The battles are real slugfests, and they remind me a little of those old Japanese monster movies. All the little bells and whistles are here - the flying pterodactyls, the chick on the continue screen, and the statistical breakdown after each game. The game also includes the pre-rendered introductory scenes (like the 3DO version), but I recommend turning these off. You might be able to stomach their rudimentary pre-rendered 3D animations once, but that's it.

Unlike the Jaguar and 3DO versions, there are no bonus modes like endurance or tug-of-war, but I don't think anybody will miss them. The game features quick loading too, with no pauses between rounds. Primal Rage was never a great fighter, but on the Saturn it's quite the spectacle to behold. © Copyright 2013 The Video Game Critic.

Our high score: 130802
1 or 2 players 

Pro Pinball
Grade: B-
Publisher: Empire (1996)
Reviewed: 2006/3/14
Rating: Kids to adults


screenshotIn this slick pinball simulation, you view the action from the end of the table as you would a real pinball game. The only problem with this scheme is how the graphic details of the far end of the table are lost. That's certainly the case with Pro Pinball, but the table's thoughtful design makes it easy to see the bulk of the action. The table is entitled "The Web", and while it's utterly generic, there's a lot of fun to be had.

The color scheme is black splashed with red and blue accents, and there's such a high degree of detail that the table looks nearly photo-realistic. Pro Pinball's controls are more robust than most pinball games, providing the ability to nudge the table in three different directions! The physics is good, although the balls do tend to get "floaty" during the multi-ball modes. Some of the mini-games are actually played out on the dot-matrix video display at the end of the table, including a simple one that involves shooting asteroids.

Adrenaline-pumping music adds to the frenzy, but the fuzzy voice samples are hard to discern. Maybe it's because I'm a pinball nut, but I really became immersed in this game. It's very challenging and has that "one more time" quality. You always want to beat your previous best score, but sadly, these are not saved to memory. Despite that blatant flaw, Pro Pinball is a quality title that will keep you riveted to the screen. © Copyright 2006 The Video Game Critic.

1 to 4 players 

Quarterback Attack
Grade: D-
Publisher: Digital Pictures (1995)
Reviewed: 2008/9/12
Rating: Kids to Adults

screenshotI am endlessly fascinated by these awful Digital Pictures games with their marginal gameplay and grainy full-motion video graphics. And I mean grainy! I've come to expect low-quality video on my Sega CD, but you'd think the Saturn could do a little better! Quarterback Attack kicks off with a locker room scene of a team getting pumped up for the big game, but their "rowdiness" is so forced that you have to laugh. Most Digital Pictures games feature some kind of celebrity guest, and in this case it's Mike Ditka. How bad is his acting? Let's put it this way: he's not even convincing as a football coach!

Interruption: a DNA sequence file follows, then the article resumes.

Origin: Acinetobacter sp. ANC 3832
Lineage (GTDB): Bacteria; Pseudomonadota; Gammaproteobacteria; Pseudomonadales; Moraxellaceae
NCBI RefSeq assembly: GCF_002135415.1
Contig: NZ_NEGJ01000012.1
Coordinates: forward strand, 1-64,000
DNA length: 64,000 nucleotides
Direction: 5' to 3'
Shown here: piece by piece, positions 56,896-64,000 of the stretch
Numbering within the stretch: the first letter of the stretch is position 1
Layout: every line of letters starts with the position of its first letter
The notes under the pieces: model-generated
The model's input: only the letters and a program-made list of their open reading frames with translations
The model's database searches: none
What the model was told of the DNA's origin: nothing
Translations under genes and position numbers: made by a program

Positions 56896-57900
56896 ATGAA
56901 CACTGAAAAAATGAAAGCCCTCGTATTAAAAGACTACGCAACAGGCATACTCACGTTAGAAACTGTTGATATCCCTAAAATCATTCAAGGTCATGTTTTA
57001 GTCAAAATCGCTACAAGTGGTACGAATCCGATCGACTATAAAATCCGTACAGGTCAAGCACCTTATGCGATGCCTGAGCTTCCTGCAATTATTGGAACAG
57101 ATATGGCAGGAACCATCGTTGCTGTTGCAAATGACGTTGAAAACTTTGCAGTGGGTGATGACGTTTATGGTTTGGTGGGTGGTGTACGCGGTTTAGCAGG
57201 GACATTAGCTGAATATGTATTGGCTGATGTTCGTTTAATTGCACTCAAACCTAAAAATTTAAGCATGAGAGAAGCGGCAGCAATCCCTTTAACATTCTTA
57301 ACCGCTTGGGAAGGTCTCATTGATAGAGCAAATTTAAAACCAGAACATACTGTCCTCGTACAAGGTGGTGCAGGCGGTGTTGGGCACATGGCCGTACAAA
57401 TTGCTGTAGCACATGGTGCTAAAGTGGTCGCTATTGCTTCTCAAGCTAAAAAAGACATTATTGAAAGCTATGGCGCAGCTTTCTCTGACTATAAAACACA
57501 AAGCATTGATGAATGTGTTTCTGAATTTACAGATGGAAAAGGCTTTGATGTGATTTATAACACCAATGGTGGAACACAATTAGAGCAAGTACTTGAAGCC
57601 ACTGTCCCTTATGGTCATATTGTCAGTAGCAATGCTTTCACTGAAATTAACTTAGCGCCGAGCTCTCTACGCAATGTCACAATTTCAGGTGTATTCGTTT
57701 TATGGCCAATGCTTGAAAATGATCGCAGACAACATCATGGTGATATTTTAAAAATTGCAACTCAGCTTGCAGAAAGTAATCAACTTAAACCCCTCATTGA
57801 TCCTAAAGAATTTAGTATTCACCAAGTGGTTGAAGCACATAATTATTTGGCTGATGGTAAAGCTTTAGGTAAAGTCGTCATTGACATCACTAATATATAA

The game itself is just a patchwork of football clips. The box claims "you're in control", but that's a joke. The action moves along at a brisk pace, but it's a very automated experience. When running or kicking, you simply call a play and watch the action unfold on the screen. Passing is the one aspect of the game that gives you some semblance of control. Unfortunately, the combination of buttons you need to hit is completely counter-intuitive (the right shoulder button to hike the ball?), and since you can't see what receivers are open, it's largely a guessing game.

Once a receiver is selected, you're expected to "lead" your pass by positioning a green cursor. Unfortunately, the cross-hair movement is clumsy, and even when you do put it "on the money", most passes are knocked away or picked off. Interestingly, you don't play any defense in this game, so once you give up the ball, the game basically "fast forwards" to your next possession. It looks really odd when you punt the ball away to the other team, only to see it immediately punted back to you. You might see footage of the other team's score, but not the drive.

As you can imagine, the first time you play this thing, it's confusing as hell. I assumed Digital Pictures gave out free hot dogs to put people in the stands, but closer scrutiny shows that most of the crowd is actually cardboard cut-outs! And hey - was there anybody available under the age of 90 to play the ref? That guy can barely raise his arms! I love how during halftime Ditka motivates his team with idiotic lines like "It's either them or us, and my money's on us!" and "Interceptions are killing us! Don't throw any more!" Quarterback Attack is so bad that it's worth playing just so you can see how bad a video game can be. © Copyright 2008 The Video Game Critic.

Copy link to this review
1 player 


Select new range: [Previous] [A] [B] [C] [D] [E-F] [G] [H] [I-L] [M] [N] O-Q [R] [S] [T] [U-V] [W-Z] [Next]

[Saturn index]  [Back to Top]
 

Screen shots courtesy of Moby Games, Shinforce, Games Database, Video Game Museum, GameSpot, Rotten Tomatoes, Racket Boy, GameFAQs.com, Old Games News, Hardcore Gaming 101, IGN.com